Standing In The Gap Of The Real And Perceived
Sunday night, November 23rd, 2014, we lost Kate Barnett in a traffic accident on a road trip with her boyfriend. She was pronounced dead at the scene. Sometimes I wonder if I’m worth any more than it looks like on paper. No one ever wondered that about Kate. I met Katie when she was nine or ten years old. Loaded with her mother’s wit and her father’s grace, she was disturbingly disarming and equally beautiful. Katie was special to me from the first time I met her. All kids are special in their own way, of course. But Katie was intense, driven, keenly aware, and unobtrusive about it. She was an Amazon-in-training, a real life Annabeth Chase from the Percy Jackson books, if you will. Except that Katie was no myth or storybook character. She was the real deal. That’s the way she was knitted.
A bit young yet for the church youth group I briefly lead, my interaction with her was largely from Sunday mornings and gatherings at her parents’ home. Normally playful around children, I was always a little more careful of myself in Katie’s company, because she was never anybody’s fool. If I tested her, at roughly one quarter my age, Katie could casually lacerate me with just a few words, leaving me speechless. She was no wet rag, though. When the time was right, Katie was a goofball, and could meet you eye-to-eye at any level of gravity or levity, whether you were five or fifty.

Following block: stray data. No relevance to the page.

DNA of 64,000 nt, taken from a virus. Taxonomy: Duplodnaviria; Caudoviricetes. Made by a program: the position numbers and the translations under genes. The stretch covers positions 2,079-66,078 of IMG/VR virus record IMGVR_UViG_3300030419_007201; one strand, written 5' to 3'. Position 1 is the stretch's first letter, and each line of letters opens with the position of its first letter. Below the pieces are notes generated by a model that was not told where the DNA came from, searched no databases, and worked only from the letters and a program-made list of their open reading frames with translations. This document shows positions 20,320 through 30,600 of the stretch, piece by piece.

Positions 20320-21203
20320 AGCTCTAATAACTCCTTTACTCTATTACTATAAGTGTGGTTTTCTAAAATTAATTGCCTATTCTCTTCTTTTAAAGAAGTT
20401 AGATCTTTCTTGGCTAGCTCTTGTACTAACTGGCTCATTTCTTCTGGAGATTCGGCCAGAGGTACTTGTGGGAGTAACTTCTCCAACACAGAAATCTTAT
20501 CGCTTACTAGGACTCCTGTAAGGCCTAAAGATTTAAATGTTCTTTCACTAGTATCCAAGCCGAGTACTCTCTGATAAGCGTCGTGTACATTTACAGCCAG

After graduating from Asheville Christian Academy, industrious and athletic, Kate ended up at the last minute taking an offer for a full ride, courtesy of the United States Army, attending Gardner-Webb University, and just this past Spring became the first female ROTC graduate ever of Gardner-Webb’s baccalaureate nursing program. The Army was so impressed, they let Kate continue her education toward a graduate degree before assuming full-time active duty. But that dream ended Sunday night on I-81 in West Virginia, along with many others. She was 22 years old.
That sounds sad, doesn’t it? From here, at least. But Kate’s destination last night was never in doubt. Her Savior is Christ Jesus, and His Spirit was real and abiding in her here on earth, as it is now in Heaven. As with all her other decisions, Kate measured the cost. And as I said, she was nobody’s fool. Kate was an heiress to the Kingdom, a daughter of the King.
Someday, I’ll see the kingdom in full, and I’ll have some questions for God. I probably should be more concerned about the questions He’ll have for me; I’m a problem child. I’ll ask God the “hard” ones, just to see if He blinks. He’ll smile with me, and we’ll laugh, and I’ll marvel at how majestic He is, how dangerous but good, that I can yet jest with Him, the Alpha and Omega. And eventually, I’ll run into Kate, smiling. I’ll jest with her, too. And I’ll marvel.
You worship, Kate. Just keep worshipping. We’ll find you.